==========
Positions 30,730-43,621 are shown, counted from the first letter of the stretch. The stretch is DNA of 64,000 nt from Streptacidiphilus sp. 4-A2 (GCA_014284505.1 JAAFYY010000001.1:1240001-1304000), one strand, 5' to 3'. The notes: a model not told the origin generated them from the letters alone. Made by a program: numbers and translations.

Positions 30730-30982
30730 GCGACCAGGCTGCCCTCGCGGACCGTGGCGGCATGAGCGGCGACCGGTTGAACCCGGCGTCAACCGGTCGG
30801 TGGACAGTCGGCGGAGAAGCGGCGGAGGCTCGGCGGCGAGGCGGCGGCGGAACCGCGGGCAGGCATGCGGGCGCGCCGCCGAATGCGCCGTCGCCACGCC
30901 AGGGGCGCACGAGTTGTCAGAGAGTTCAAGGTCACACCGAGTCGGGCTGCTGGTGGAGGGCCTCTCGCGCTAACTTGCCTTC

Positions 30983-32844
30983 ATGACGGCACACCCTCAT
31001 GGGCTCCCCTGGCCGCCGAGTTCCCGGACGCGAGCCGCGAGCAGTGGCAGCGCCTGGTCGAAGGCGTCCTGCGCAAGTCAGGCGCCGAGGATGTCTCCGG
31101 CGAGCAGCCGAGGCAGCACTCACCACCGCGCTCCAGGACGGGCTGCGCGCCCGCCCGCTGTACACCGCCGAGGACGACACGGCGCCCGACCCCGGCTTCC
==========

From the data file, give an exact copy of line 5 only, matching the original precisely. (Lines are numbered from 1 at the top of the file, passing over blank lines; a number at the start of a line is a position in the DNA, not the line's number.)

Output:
30901 AGGGGCGCACGAGTTGTCAGAGAGTTCAAGGTCACACCGAGTCGGGCTGCTGGTGGAGGGCCTCTCGCGCTAACTTGCCTTC